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Brandeis University's Community Newspaper — Waltham, Mass.

The Self Shelf: In defense of (liking) sports

Published: October 15, 2010
Section: Opinions

It’s the bottom of the ninth in game seven of the World Series. The home team is down by one run. There are two outs. The count is three and two. The pitcher stares down the batter at home plate. Bar rooms, homes, gyms and every other venue you can think of across America fall silent, outweighed by the roar of the crowd. The pitcher completes his windup, lets the pitch fly and … who cares? It’s just a stupid game of overpaid people playing a children’s game that no intelligent person could possibly care about.

When I first came to Brandeis, I was surprised to hear this view actually articulated. I was even more surprised to hear it widely articulated. Throughout my life, I have met people who do not like sports–I have no problem with this whatsoever. Yet to disparage those who do seems a little bit harsh, especially when you consider the arguments for and against sports as games which transcend the fields they’re played on. So without further ado, here is a defense of sports and the people who enjoy watching them.

First of all, the first and foremost value of sports is the social and communitarian skills which they imbibe in their players. When you are young, playing on a team can build valuable social skills. You may wonder how this could translate to professional sports. The answer is that fanhood (and yes, I just coined that word) builds many of the same social skills. The idea that a community can rally around a local sports team is incredibly important in a society where people are losing the traditional social institutions which have facilitated community in the past. An example would be the idea of friends getting together to watch “the game.” It’s something to do and if you happen to meet a stranger, it’s common ground and an easy conversation starter.

Secondly, sports create community pride. Back in the good old days, if a community thought it was superior to another, it would gather the warriors and try to beat the community into submission or otherwise make it into a tributary. Yet the progress of civilization seems to have labeled that immoral. So what’s the next best thing? Sports! From the World Cup to your town’s Little League Team, sports are all about communities competing in a harmless competition that promotes athletic skills. Additionally, if countries all across the world can come together for a venue such as the Olympics, it is generally good for world unity.

Furthermore, it is not necessarily irrational to identify one’s self with one’s local team. The argument for this view is usually something along the lines of “Well, you’re not doing anything …” Fine, I must admit, I am not personally batting in the bottom of the ninth. But when I go to games or even watch games, I am personally contributing to the team. For what is a team in any sport without revenue? Alright, you could say the Marlins but nevertheless, the teams with more revenue tend to do better. Furthermore, in sports with a salary cap, you can still help build better facilities for your team.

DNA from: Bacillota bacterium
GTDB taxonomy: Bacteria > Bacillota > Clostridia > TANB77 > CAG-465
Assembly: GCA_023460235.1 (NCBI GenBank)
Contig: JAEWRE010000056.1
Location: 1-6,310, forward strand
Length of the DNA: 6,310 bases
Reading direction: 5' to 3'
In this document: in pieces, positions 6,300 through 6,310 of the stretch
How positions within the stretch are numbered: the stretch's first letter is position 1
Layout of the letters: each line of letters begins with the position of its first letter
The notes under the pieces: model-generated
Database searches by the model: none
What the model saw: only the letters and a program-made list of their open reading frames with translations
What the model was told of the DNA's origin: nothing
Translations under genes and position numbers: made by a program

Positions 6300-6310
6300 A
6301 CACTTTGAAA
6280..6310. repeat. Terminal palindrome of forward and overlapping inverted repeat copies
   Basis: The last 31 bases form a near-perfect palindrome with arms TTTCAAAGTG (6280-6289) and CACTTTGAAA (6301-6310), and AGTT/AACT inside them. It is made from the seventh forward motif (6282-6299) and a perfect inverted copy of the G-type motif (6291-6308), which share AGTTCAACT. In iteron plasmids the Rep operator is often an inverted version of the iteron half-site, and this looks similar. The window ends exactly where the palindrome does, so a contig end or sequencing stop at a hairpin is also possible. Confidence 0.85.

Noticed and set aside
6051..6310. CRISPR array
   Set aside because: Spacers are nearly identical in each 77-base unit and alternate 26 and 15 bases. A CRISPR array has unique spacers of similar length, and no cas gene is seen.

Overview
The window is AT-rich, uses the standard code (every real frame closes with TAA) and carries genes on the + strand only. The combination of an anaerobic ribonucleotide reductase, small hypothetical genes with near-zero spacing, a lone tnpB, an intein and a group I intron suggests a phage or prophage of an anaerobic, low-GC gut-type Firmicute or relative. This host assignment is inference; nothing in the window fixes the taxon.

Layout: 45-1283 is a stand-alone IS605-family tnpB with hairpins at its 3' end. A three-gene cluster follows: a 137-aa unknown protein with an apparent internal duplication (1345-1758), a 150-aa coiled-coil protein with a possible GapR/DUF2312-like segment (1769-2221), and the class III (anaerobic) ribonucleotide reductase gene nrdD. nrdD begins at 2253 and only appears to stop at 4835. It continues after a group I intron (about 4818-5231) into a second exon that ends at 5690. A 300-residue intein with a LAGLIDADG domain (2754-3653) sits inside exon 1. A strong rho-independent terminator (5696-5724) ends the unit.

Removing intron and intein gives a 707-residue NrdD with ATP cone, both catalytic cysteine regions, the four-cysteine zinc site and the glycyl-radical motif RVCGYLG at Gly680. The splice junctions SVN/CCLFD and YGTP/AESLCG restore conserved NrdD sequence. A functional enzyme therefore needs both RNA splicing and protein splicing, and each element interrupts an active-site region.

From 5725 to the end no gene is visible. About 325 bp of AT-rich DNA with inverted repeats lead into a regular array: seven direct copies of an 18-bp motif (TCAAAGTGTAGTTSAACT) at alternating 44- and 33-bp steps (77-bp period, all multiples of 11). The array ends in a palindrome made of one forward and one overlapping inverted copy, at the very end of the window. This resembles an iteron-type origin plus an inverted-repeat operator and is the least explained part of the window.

Additionally, we identify with teams that we don’t have anything to do with all the time. For example, when you root for the main character in the latest blockbuster or even your alma mater (in matters other than sports), you are advocating for actors who don’t affect you. Furthermore, if you enjoy sports (which, like any competition, involves taste rather than intelligence), there is no reason that the fact that you don’t play them should prevent you from it. If I enjoy watching “CSI,” the fact that I’m not a crime scene investigator doesn’t mean I can’t enjoy it and still maintain my dignity.

My final reason for defending sports is rather simple. The general idea of rewarding those who are good at what they do. The very concept of watching the American Dream in action for people provides an uplifting story for society to reflect upon. Now I realize that baseball players don’t deserve all that money that they get. I would argue that it’s fair for them to receive it because there is a sufficient demand in society to support such a salary but that’s beside the point. In general, it is good for society to see the American Dream come true. And there is nothing wrong with rooting for a guy like Dustin Pedroia, who defied the odds (he’s 5’7”) to become one of the best in baseball. Actually, sports is one of the last truly meritocratic institutions in a country that is becoming increasingly less mobile in terms of financial class.

All in all, I believe that one cannot deny that sports have a generally good effect upon society. They bring communities together, provide good entertainment and allow a glimpse of the American Dream in action. If I enjoy watching it, it makes me no less dignified than one who watches a movie and identifies with the protagonist. And in general, they’re a hell of a lot of fun to watch when you actually feel like you have a stake in the game. Having your team win the Super Bowl, after having followed them through an entire season, is extremely gratifying. Your community has won, your team was the best and no one can really take that away from you.

So to all of you sports haters out there: pipe down, I’m watching the game!